Two other relationships were of special note: that of Friar Laurence, now a much younger and vital man, with Romeo, and that of Nurse and her servant. We see Romeo glancing sharply at Friar Laurence during the establishing scene - the relationship is never explained. Was it a warning from the Friar, a warning to Romeo over his impetuous emotions? Had the Friar identified his likely instrument for reconciling the ancient feud? We are never told. Instead the Friar resumes his wiseman role before briefly transforms into a dancing role in Act III, illustrating a non-point to Juliet for reasons that are dramatically obscure. Second, the Nurse oscillated between moments of intense identification and blankness with Juliet. Was her servant (the man in the green cap she dances with) simply a servant? It seemed like her sympathy toward Juliet could have been motivated by a similarly confounding relationship with man (perhaps that servant) but it is never entirely made clear. Again, her rejection of Juliet is not dramatically consistent in Act IV - there is no inner struggle, the Nurse does so because the plot demands it but there are no hidden feelings nor conflicts. One other outstanding character had no set choreography: he is simply the Prince's flag-bearer. Perhaps even more self-important than the man he serves, he paces about the town with a measure of self-important insouciance that even his master could not (or would not) match.

Macaulay discussed several plot inconsistencies, so I will skip over those (I share most of his objections) and expand yet again on my perception of Morris's logic of setting dance to music. The choreography was most effective for pairs and single dancers - the dance of the townsfolk with their stylistic poses and shuffle steps was repetitive and in many cases made me cringe. What was it meant to do? However, there was also great gentleness in moments, particularly by the women with their soft port de bras, lifting the air with their arms and torsos, but in most others I was distracted by the preponderance of steps. There were steps in isolation, repeated sequences, mirrored sequences, sequences repeated to other characters. In addition, at moments there seemed to have been isolated quotes from the MacMillan choreography. Regardless, all in all it was an overload of choreography in places that really did not need it, almost as if the choreographer did not fully trust the music to carry the moment.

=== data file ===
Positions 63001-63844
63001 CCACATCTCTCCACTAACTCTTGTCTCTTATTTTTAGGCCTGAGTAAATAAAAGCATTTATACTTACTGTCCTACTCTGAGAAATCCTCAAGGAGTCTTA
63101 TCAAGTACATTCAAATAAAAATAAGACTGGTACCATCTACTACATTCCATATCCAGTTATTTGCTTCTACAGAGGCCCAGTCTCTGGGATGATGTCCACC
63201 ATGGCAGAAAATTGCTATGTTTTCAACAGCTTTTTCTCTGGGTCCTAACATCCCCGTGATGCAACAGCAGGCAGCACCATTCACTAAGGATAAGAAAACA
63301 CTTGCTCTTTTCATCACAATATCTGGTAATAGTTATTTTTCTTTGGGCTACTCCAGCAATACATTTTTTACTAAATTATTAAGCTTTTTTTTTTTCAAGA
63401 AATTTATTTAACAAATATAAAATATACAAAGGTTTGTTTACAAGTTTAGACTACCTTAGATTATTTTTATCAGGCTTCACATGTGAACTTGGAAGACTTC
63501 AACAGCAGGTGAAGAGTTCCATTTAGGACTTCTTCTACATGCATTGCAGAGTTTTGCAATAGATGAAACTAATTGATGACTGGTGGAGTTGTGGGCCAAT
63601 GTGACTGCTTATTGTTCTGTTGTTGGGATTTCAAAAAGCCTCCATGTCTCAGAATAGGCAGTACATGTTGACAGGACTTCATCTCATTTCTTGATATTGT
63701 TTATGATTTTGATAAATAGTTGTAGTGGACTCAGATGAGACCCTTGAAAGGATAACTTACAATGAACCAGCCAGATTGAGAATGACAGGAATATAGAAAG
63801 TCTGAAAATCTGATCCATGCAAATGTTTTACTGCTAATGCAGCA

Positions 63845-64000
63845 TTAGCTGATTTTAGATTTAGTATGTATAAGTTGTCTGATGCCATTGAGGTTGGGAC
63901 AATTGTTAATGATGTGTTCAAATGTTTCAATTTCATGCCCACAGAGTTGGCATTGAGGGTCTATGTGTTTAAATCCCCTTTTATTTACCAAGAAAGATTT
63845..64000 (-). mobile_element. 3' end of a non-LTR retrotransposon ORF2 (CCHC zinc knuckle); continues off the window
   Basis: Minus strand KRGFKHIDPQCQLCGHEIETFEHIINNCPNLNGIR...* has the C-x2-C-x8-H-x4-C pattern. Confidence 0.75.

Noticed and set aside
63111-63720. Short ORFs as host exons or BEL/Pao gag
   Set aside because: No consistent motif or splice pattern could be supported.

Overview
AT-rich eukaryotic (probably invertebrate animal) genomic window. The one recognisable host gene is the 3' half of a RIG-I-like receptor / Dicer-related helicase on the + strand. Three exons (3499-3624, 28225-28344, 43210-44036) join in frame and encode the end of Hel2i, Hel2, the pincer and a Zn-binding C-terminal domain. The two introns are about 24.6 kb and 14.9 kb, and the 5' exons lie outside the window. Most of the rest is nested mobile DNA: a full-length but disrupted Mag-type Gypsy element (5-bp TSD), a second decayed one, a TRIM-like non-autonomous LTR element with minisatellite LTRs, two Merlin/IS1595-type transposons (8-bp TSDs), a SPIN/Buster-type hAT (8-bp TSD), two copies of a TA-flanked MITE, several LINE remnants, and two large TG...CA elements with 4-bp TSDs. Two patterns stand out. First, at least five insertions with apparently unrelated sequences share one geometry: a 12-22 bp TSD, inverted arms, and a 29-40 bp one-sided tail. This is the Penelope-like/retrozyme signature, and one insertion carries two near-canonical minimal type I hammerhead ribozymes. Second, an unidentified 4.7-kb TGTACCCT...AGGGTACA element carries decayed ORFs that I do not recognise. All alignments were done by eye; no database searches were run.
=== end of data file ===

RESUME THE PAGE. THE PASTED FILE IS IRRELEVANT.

05 March 2009

In a curious juxtaposition, after reading Croce's "Farrell and Farrell-isms", I had the most curious image of Suzanne Farrell's reappearance in the Symphony in C Adagio; she is jammed unceremoniously into her costume before someone gives her a great shove, at which time Ms Farrell begins bourreeing fantastically, floating in the direction of the force applied onto the stage and into the arms of her cavalier.

It is then I realize that it is merely a ballet recreation of the Prince on the Bridge of a Castle Moat from The Sound of Music and grow heartily ashamed of myself.